One woman and four men sitting on stage for a panel discussion.
Martin Saladin (SECO), Jean-Luc Bernasconi (SDC) and Avnish Gungadurdoss (Instiglio) on a panel at the Outcomes Finance Alliance Summit in Zürich, March 18 2024. © Outcomes Finance Alliance

On the public sector side, SDC and SECO have utilized RBF with subnational governments to support high-quality decentralization, promote stronger local governance, and advance institutional reform efforts with a greater focus on results.

In Ghana, for example, SECO participates in Ghana’s Multi-Donor Budget Support Framework in which the RBF instrument Performance-Based Grants are used to support decentralization reforms that strengthen local governments. This is how it works: The Government of Ghana reserves 5% of the national GDP to support decentralization efforts. 10% of this budget is used for performance-based financial transfers to districts. Different indicators such as public financial management, service delivery (including gender and social protection services), transparency and accountability, etc. are evaluated and rated by independent auditors during the annual quality review. Based on this rating, the performance-based financial transfers are distributed among the 261 districts, thus incentivising them to improve in the evaluated areas. Districts have financed 2,681 infrastructure projects for local service delivery from performance-based transfer funds since 2019. Key to the success of such a project is the integrity of the performance review of municipalities, the accountability processes at the municipal level, and the empowerment of the local population to demand what they need.

Another example of the use of RBF instruments is the Performance-Based Grants of the SDC municipal development project in Eastern Serbia. In Serbia, tax culture is weak and a lot of property taxes are not collected. This is where SDC jumps in as an outcomes funder by awarding payments to the 5 municipalities that improve their property tax collection the most. This way, municipalities’ income from the property tax increased by 50% between 2013 and 2014 alone. The Swiss investment of CHF 1.33 Million generated CHF 2.8 Million of new revenue for the municipalities, only in the project's first two years. Additionally, SDC’s Incentive Fund created momentum for institutional and legal reforms in Eastern Serbia, which have improved financial sustainability for municipalities that are expected to last beyond the project’s timeline. A key learning from this experience is that flexibility during implementation is key to the project’s success as the incentive schemes may need to be adapted frequently to respond to changes in the law or to the new political realities.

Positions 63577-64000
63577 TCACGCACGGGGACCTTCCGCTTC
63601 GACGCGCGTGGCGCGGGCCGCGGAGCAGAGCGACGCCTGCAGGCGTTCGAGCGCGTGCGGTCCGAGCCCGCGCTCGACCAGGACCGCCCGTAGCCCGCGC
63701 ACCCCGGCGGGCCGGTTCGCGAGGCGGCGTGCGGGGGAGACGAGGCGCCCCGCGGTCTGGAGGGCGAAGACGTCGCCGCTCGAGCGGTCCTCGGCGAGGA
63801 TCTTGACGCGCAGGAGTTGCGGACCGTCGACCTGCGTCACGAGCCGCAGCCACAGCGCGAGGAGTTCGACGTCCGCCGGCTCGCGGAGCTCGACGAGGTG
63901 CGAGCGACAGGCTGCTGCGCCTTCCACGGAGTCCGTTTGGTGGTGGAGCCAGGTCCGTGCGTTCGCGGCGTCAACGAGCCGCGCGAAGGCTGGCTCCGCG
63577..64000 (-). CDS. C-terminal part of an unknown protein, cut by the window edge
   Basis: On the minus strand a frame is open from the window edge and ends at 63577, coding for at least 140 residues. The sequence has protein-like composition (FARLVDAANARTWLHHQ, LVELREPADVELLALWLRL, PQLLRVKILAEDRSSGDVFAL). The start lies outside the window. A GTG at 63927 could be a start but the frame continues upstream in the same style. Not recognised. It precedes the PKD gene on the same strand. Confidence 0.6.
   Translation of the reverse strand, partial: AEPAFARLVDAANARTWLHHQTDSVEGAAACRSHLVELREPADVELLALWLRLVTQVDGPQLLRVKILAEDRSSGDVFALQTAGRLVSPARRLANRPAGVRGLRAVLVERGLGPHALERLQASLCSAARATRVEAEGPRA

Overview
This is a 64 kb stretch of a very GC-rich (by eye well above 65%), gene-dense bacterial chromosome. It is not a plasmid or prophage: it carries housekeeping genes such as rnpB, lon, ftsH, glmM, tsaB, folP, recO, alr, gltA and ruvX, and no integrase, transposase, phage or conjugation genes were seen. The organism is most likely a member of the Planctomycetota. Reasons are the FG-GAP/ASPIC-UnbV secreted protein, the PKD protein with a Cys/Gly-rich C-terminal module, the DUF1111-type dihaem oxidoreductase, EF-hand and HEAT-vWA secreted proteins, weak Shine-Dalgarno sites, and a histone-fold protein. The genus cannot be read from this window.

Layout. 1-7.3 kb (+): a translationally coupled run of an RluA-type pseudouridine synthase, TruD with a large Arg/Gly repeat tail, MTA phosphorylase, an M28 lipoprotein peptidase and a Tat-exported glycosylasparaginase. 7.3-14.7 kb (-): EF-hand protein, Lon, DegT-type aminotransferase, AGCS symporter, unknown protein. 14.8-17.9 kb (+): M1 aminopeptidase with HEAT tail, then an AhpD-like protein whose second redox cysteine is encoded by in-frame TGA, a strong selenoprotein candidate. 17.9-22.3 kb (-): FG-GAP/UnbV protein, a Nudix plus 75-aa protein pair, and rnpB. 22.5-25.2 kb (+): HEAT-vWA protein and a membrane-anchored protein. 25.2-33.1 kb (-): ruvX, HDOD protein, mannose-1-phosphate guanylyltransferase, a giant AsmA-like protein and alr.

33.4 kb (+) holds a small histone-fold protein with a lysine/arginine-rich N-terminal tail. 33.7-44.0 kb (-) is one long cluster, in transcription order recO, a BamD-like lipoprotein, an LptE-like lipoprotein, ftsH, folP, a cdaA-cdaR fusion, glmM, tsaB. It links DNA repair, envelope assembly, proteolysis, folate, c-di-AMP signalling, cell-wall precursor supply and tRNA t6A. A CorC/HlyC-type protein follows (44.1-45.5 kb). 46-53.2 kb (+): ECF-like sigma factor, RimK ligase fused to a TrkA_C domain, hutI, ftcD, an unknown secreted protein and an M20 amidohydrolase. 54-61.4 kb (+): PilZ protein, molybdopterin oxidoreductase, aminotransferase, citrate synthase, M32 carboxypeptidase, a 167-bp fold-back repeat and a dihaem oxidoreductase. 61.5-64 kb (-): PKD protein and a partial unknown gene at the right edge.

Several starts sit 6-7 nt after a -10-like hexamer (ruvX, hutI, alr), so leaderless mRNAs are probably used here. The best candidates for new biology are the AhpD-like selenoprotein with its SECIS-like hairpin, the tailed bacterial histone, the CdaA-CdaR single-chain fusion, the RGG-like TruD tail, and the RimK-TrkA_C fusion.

Across all these experiences, SDC and SECO staff observed that RBF has consistently:

  1. promoted a stronger focus on results in program planning and implementation,
  2. introduced greater accountability and incentives to achieve results,
  3. stimulated innovation by providing greater flexibility to implementing partners to adapt activities to the local context, and
  4. produced stronger data systems and local evidence base regarding what works.

Looking ahead, RBF is expected to continue growing, in sectors addressing urgent global public goods such as climate, migration, and pandemic preparedness. As a trusted yet still under-utilized tool for aid effectiveness, RBF holds promise for driving impactful development outcomes in the years to come. The Swiss international cooperation aims to further institutionalize RBF in its own organizations and scale proven concepts as the ones described above in its partner countries. At a global level, it will also build a future pipeline of new RBF projects through the Outcomes Accelerator , or the scaling up of impact-linked finance, as well as engage in sharing best practices and support standardization efforts of RBF e.g., through the OECD or the negotiations at the UN about a new Financing for Development Framework.